Second Chance Education Project

Designing for dignity

second chance bg

In 2018, I worked with Dr. Miso Kim and a small team of international scholars to explore how the human value of dignity could be used as a principle of service design and systematically integrated into the design process. In particular, we focused on the service experience of formerly incarcerated students pursuing a college degree.

In 2018, I worked with a small team of international scholars to explore how the human value of dignity/indignity can be used as a principle of service design and systematically integrated into the design process. In particular, we focused on the service experience of formerly incarcerated students pursuing a college degree.

BACKGROUND

  • It has been proven that education is one of the most effective ways to help formerly incarcerated individuals reintegrate into society. However, support for these individuals in the current higher education system is rare, disjointed, and often discouraging
  • Education as a service is a fundamental way to support an individual’s sense of dignity & growth as an autonomous agent

METHODOLOGY

  • The team interviewed twelve stakeholders of prison education, including educators, tutors, counselors, reintegration service workers, and formerly incarcerated students using participatory methods (see below for examples)
  • Our team then used a service design approach combined with storytelling methods to propose design ideas

Participatory Interview Methods

I designed several participatory tools for facilitating interviews, using the storytelling framework of Campbell's Hero's Journey as a basic model for these activities.

1

The first participatory tool was the emotional journey map. Each participant was provided with a simplified version of the hero’s journey diagram and asked to use this model to narrate their experience. As they spoke, they then assigned emotion cards to each section.

The first participatory tool was the emotional journey map. Each participant was provided with a simplified version of the hero’s journey diagram and asked to use this model to narrate their experience. As they spoke, they then assigned emotion cards to each section.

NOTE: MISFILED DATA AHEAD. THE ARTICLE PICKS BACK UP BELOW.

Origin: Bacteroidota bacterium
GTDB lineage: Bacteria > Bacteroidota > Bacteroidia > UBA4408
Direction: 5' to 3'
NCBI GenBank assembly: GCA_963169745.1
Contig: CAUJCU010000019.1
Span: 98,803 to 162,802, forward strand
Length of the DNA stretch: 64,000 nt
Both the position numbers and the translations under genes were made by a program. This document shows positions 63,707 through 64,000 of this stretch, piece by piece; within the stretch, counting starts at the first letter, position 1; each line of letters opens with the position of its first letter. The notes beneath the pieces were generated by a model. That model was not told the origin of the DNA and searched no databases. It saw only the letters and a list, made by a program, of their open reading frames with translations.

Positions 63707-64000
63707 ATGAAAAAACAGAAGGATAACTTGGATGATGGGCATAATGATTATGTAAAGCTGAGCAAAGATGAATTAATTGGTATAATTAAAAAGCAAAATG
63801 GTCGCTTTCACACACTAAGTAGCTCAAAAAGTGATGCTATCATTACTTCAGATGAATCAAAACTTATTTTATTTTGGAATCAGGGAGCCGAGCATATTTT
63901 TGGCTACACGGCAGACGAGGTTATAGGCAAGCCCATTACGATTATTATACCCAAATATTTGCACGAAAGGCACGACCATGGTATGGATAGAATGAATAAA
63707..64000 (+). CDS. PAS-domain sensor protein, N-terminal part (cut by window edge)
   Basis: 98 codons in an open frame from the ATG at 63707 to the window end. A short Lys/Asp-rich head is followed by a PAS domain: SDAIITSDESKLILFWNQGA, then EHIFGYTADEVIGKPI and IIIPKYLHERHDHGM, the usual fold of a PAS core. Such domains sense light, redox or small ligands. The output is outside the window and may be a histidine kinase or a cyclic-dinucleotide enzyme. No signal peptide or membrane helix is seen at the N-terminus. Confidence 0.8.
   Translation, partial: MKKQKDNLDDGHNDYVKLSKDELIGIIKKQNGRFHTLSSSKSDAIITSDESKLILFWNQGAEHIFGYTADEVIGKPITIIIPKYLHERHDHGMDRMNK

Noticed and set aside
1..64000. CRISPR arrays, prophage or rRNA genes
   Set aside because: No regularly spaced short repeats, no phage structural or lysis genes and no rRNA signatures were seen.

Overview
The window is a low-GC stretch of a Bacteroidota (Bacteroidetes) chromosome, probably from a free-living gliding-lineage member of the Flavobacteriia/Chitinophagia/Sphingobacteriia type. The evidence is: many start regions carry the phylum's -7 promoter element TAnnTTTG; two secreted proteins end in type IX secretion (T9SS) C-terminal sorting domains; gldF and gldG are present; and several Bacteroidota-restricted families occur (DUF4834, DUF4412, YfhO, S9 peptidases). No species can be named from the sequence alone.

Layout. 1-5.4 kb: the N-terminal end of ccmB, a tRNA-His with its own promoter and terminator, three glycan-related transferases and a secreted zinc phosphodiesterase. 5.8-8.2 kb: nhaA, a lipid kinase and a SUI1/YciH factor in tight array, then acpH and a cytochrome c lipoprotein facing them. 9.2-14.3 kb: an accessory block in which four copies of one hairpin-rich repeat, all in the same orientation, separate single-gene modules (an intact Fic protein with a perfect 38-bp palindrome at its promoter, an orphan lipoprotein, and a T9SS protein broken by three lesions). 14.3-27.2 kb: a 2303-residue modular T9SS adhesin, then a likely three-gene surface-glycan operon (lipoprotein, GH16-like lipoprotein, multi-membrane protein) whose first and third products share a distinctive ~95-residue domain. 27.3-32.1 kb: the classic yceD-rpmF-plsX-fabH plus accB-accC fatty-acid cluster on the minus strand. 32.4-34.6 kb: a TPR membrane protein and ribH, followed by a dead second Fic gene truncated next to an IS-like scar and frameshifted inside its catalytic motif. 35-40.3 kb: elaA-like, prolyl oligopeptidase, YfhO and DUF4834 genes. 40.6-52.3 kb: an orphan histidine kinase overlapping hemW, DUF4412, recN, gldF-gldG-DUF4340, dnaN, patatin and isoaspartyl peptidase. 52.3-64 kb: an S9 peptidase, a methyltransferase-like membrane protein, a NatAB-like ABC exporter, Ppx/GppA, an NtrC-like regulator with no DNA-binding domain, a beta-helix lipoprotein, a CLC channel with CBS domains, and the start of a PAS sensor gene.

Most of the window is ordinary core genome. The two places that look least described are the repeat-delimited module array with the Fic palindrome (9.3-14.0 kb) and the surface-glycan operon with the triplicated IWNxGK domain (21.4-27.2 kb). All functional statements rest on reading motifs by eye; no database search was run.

Showing an emotional journey diagram

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The second participatory tool was the character association map, which inspired thoughtful comparisons and storytelling. The participants were given a printed grid of characters and asked to select the character that best represented them at a specific point in their lives. They were also asked to explain their reasoning once they selected a character.

character grid (1)

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The third participatory tool was ecosystem mapping. This activity uncovered key components of the participant's “ecosystem” during their reintegration to the community. The most important connections were added closer to the center and outlying elements were added within the outer rings.

ecology map

VISUAL MODELS

I designed an array of models to synthesize and visualize our research findings, including a journey map, stakeholder analysis, character association map, maps of barriers + success factors, and a map showing factors of dignity and indignity.

Territory Map

The education and re-entry process of an incarcerated individual is shown here in four main stages: education, transformation, reintegration, and contribution. With each stage, both autonomy and dignity increase, as demonstrated by the growing circles.  Each of the four stages also corresponds with Lennart Nordenfelt’s four notions of dignity, and four different stages of autonomy, which I modified from David Nunan’s model ‘Autonomy: levels of implementation.’

Screen Shot 2019-10-17 at 6.11.40 PM

Journey Map

This journey map displays the experience of current prison education programs. The very bottom splits up the journey into phases and shows corresponding emotions. There are various paths within each stage, as shown in the gray boxes.

Journey map (1)

Stakeholder Analysis + Character Association Map

The stakeholder analysis provides an overview of both the personal and operational stakeholders in prison education programs and shows how they are connected to one another.

The character association map was put together using the responses from the second participatory interviewing method and shows participants' emotions before being incarcerated, at the beginning /during /after their time in prison, and their hope for the future. Red and green colors indicate negative and positive emotions, respectively.

Stakeholder Map
Character Diagram

Barriers + Success Factors in Education & Key Factors to Reintegration

Many people faced various barriers both inside and outside of prison in receiving an education. This is highlighted by the first Venn diagram, which also shows factors that overlap (slide 1). At the same time, there are also success factors in education, many of which relate to attitude (slide 2). Lastly, I also created a map that showed key factors that help people successfully reintegrate, such as resources, support networks and technology (slide 3).

Dignity Map

Dignity was a key principle in our research. Through this diagram, I captured the main ideas from our interviews regarding dignity (green) and indignity (red). The size of the bubble indicates the frequency of the theme within our ethnographic research.

dignity map

RESEARCH OUTCOMES

We developed the concept of the "future self" as a way to deliver a service that provides upfront funding, ongoing mentorship, peer support, and a sense of dignity and autonomy gained by contributing to the community. The conceptual model below outlines the components that constitute this service, and the storyboard following it demonstrates this proposed framework in action.

conceptual model
storyboard